Latest events focus on hurricane, flooding aftermath

Published 10:15 pm Thursday, October 13, 2016

Cancelled affairs, rescheduled dates, weddings cut short — Hurricane Matthew has left a trail of disrupted social events in its wake. But there remain events happening about town, and most concern the aftermath of Saturday’s major storm.

The Tar-Pamlico River has risen slower than forecasters expected. Initially, it was thought the river would crest on Wednesday; Thursday afternoon, Lisa Respess Williams, an emergency services specialist with Beaufort County Emergency Management, said the river will reach its peak early this morning. The waterways’ slower drainage also means water levels will stay high for a longer period of time: forecasters have now estimated the river remaining at crest levels for 24-48 hours, as opposed to the 12-24 hours originally thought, Williams said.

Beaufort County Emergency Management Director John Pack said a gauge on the U.S. Highway 17 Business bridge in downtown Washington measured 162,000 gallons of water per minute flowing beneath the bridge on Thursday afternoon. The rapidity with which the water is moving results in good news for those in the Tranter’s Creek area who were flooded during Hurricane Matthew last Saturday.

“Right now, it’s going by so fast, it’s pulling the water out of Tranter’s Creek right along with it,” Pack said.

Pack said Hurricane Matthew’s aftermath shares many similarities with damage that occurred during Hurricane Floyd in 1999, and he expects the water will eventually pour over the top of the bridge in downtown Washington, as it did then.

“There’s a good chance it’s going to go across the Business 17 bridge,” Pack said. “We have DOT watching the bridge.”

During Floyd’s flooding, debris prevented from traveling downstream by the bridge’s infrastructure partially dammed the river where it transitions from Tar to Pamlico. Pack said DOT is bringing in a crane to remove debris should that occur again.

At Carrow Trailor Park on VOA Road, mobile homes lifted from their foundations by flooding detached water lines, and emergency workers had to go in during flooding to stop the massive leaking, Pack said.

During the height of Matthew, Washington Police and Fire Services were out rescuing people from high water. Most in the Heritage Park neighborhood near Washington-Warren Airport chose to evacuate with the exception of two families, both of which were rescued during the night. Fire Chief Robbie Rose said the area is impacted by a drainage way behind the airport.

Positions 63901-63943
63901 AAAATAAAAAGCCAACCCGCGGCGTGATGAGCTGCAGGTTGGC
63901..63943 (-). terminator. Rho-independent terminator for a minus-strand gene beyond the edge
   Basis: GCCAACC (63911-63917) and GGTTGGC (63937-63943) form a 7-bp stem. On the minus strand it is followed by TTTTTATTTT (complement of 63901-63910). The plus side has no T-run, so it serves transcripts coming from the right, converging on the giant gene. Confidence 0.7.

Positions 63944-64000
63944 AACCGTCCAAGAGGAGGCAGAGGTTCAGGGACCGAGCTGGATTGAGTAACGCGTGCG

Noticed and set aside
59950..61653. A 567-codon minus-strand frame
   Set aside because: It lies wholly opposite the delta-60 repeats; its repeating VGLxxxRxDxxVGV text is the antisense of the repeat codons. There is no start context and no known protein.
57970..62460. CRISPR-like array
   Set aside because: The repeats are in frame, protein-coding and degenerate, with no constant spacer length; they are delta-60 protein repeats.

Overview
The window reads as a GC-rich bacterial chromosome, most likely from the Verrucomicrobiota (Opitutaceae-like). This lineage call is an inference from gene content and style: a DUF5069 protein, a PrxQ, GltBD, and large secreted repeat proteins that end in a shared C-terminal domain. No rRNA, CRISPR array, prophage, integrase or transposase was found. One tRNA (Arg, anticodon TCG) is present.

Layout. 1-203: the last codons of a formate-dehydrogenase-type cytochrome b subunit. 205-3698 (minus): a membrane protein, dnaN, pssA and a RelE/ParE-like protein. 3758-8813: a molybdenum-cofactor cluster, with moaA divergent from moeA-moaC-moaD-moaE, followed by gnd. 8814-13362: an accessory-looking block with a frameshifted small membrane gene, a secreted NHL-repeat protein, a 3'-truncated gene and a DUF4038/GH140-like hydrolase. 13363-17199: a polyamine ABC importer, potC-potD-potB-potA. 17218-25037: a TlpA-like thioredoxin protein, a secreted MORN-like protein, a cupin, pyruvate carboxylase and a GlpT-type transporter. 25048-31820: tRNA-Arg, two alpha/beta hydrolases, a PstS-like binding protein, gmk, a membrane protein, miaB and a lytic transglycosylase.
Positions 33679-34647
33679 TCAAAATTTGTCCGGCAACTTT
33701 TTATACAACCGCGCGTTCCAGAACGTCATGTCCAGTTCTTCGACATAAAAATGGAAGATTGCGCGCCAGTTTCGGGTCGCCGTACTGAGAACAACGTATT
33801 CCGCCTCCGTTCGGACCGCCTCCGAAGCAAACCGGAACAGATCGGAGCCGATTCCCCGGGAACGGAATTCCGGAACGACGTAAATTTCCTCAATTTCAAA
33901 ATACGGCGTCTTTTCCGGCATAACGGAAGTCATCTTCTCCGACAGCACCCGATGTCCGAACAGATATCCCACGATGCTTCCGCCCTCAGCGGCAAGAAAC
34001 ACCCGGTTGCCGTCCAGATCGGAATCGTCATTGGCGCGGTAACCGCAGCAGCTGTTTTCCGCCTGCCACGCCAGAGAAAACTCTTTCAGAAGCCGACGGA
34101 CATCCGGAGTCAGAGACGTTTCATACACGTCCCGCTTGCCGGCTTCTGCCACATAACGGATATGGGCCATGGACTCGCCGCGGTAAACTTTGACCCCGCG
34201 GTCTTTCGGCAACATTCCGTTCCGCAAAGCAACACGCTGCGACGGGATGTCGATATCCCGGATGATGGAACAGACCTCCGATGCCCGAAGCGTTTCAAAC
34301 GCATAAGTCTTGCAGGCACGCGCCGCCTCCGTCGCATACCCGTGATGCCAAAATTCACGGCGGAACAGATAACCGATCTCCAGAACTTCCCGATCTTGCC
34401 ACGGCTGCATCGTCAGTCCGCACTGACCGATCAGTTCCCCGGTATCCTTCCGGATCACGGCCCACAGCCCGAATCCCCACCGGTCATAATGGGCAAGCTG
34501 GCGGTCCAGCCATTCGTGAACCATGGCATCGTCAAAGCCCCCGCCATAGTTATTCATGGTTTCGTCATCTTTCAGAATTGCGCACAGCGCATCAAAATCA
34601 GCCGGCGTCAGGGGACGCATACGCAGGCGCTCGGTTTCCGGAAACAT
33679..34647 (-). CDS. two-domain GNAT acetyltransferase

“It got so deep, they decided they had to go,” Rose said. “We used the big military truck — one of those high-wheeled vehicles — and just drove right up.”

Rose said fire-rescue-EMS personnel rescued residents from homes in the neighborhood around 12th Street, which is prone to flooding, as well as people out driving during the storm who became stuck in high waters.

“There were stranded vehicles all around the mall — that went on until about 4 o’clock in the morning,” Rose said. “Of course, all that came from people ignoring warnings about driving in water.”

Beaufort County EMS made a run during the height of Matthew, traveling from Washington to Chocowinity to pick up a patient with a life-threatening condition, Pack said. With major winds and with the U.S. 17 Business bridge underwater, paramedics were slowly escorted over the U.S. 17 bypass bridge by a North Carolina State Highway Patrol trooper.

“(With winds) at 50 mph, it’s not a safe bridge. There were gusts of 62 mph,” Pack said.

Rose said the fire department’s boat is ready if water rescues need to be made at the peak of flooding Friday and Saturday.

“We can have that boat in the water pretty quick,” Rose said. “But right now, everything I’ve heard is that the Pamlico River is going to stay below flood level.”